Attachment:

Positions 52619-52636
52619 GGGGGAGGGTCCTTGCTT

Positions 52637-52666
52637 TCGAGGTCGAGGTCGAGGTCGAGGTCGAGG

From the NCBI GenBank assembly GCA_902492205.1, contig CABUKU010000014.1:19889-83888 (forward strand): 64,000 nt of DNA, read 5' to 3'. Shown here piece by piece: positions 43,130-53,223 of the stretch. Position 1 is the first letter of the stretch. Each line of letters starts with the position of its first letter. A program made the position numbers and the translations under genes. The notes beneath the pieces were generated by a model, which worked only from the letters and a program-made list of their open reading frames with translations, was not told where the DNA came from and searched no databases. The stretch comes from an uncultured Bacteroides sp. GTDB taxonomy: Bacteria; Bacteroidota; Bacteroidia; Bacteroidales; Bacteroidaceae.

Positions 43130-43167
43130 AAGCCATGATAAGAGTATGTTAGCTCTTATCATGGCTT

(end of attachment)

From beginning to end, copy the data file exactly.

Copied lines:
Positions 52619-52636
52619 GGGGGAGGGTCCTTGCTT

Positions 52637-52666
52637 TCGAGGTCGAGGTCGAGGTCGAGGTCGAGG

From the NCBI GenBank assembly GCA_902492205.1, contig CABUKU010000014.1:19889-83888 (forward strand): 64,000 nt of DNA, read 5' to 3'. Shown here piece by piece: positions 43,130-53,223 of the stretch. Position 1 is the first letter of the stretch. Each line of letters starts with the position of its first letter. A program made the position numbers and the translations under genes. The notes beneath the pieces were generated by a model, which worked only from the letters and a program-made list of their open reading frames with translations, was not told where the DNA came from and searched no databases. The stretch comes from an uncultured Bacteroides sp. GTDB taxonomy: Bacteria; Bacteroidota; Bacteroidia; Bacteroidales; Bacteroidaceae.

Positions 43130-43167
43130 AAGCCATGATAAGAGTATGTTAGCTCTTATCATGGCTT